Another popular NRA adage: Only a good guy with a gun can stop a bad guy with a gun.

According to reports, at least one of the musicians—who, for the sake of argument, let's classify as "a good guy"—was armed.

He ran. He was afraid of being mistaken for the shooter and gunned down by the cops. 

No one blames him.  Most of us would have run. Which also lays to rest the whole "good guy with a gun" theory.

That musician has since penned a heartfelt letter stating why he was so wrong about the Second Amendment and why gun control is necessary.


Which sadly, also exposes another uniquely American way of looking at things: When something goes wrong for someone else, it's an unfortunate incident. But when something goes wrong for me, it's a damned tragedy that could and should have been avoided.

A way of life

Guns aren't just beloved in popular culture.

In many states, particularly 'Red states', guns are a part of life.

Handed down from generation to generation. From father to son. They're a rite of passage.

In many families, you only become a man after you've had your first hunt. Made your first kill.

And in the states that haven't received the benefits of globalisation, former president Barack Obama, once playing sociologist instead of politician, actually said what he felt: These people are bitter. They feel forgotten. They cling to their guns and religion.

But the question remains: Why would anyone need a semi-automatic weapon? For self-protection? To hunt animals?

The truth is that one doesn't. The truth is that Americans just love their guns. They think guns are fun.

And the heart wants what the heart wants.

Why nothing will change

Something else occurred in 2000.

There was an infamous election, which ended with (spoiler alert!) George W Bush taking the Oval Office and Al Gore turning his attention to philanthropy and trying to educate people about climate change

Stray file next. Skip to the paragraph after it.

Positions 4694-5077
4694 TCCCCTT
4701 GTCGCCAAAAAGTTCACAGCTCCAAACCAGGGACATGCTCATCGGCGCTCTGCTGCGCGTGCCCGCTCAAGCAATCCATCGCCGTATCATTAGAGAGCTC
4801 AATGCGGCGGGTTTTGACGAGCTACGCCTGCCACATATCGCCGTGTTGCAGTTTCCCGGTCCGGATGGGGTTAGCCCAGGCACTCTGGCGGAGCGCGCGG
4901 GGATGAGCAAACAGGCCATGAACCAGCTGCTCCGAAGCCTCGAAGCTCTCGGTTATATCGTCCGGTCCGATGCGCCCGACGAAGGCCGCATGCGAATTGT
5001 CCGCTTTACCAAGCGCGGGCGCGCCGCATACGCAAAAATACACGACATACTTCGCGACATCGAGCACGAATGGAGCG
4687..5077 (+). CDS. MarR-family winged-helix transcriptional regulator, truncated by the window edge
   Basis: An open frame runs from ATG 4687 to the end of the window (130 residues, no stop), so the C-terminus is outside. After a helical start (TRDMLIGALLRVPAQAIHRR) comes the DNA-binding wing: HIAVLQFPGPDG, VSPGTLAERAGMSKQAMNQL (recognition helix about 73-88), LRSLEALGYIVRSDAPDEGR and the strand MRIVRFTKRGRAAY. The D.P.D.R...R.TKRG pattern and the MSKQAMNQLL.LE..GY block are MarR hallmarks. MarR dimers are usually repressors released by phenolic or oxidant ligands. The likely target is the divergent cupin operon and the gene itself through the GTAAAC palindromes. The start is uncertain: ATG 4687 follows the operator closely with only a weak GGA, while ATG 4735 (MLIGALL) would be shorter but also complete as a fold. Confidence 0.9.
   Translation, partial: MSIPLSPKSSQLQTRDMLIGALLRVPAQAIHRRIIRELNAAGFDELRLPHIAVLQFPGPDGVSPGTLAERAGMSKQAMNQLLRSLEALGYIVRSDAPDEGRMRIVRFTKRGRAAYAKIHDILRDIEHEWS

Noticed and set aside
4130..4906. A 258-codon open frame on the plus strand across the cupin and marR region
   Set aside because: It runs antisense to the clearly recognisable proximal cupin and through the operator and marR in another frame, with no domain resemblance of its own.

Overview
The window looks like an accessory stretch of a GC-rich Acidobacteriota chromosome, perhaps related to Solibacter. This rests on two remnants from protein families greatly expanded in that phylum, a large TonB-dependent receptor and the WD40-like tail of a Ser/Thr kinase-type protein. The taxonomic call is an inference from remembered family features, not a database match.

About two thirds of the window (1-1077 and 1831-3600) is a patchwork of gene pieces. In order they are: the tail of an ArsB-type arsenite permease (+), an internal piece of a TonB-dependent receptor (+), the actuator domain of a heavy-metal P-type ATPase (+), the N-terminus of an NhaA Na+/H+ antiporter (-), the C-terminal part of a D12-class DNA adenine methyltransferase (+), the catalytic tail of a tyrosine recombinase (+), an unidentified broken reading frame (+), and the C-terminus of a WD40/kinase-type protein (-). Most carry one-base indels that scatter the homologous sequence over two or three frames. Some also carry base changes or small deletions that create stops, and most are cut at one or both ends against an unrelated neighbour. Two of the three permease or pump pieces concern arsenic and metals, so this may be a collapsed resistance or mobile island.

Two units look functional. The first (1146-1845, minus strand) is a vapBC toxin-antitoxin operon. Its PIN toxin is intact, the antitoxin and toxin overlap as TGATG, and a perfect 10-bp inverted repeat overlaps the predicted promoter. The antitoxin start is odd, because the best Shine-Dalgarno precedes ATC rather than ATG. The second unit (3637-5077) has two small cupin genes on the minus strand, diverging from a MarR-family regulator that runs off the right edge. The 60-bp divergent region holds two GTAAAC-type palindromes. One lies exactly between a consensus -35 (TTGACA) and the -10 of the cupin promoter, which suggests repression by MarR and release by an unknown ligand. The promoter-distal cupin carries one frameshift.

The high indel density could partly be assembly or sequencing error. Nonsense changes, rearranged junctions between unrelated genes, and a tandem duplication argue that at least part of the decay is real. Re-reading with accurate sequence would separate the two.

Looking back on that election, most people focus on Florida and the shenanigans involved—both on the behalf of activists and the regrettable intrusion of the United States Supreme Court on a democratic process—but forget that Al Gore lost his home state of Tennessee, which cost him the presidency.

But the politicians haven't forgotten. They haven't forgotten that some believe it was the NRAwhich boasts of a membership of 5 million people — consistently hammering Al Gore on his position on gun control that seemingly cost him a victory in his home state and thus the election.

The NRA also donated $30 million to the presidential campaign of one Donald J Trump and have poured in many hundreds of thousands of dollars into the coffers of their  flunkies  honourable members of Congress.

Coincidentally, the White House said Monday it would be "premature" to reopen the US debate on tighter gun controls.

"There's a time and place for a political debate, but now is the time to unite as a country," Press Secretary Sarah Sanders told the daily White House briefing.

Purely coincidental, of course.

So when you read the heartfelt words tributes to those who died on Sunday from the politicians, keep in mind these lines from the great George RR Martin: "Men are men, vows are words, and words are wind."

And if you're feeling naught but despair, here are some more words from another great man named George to cheer you up:

With inputs from agencies

Updated Date: Oct 04, 2017 13:57 PM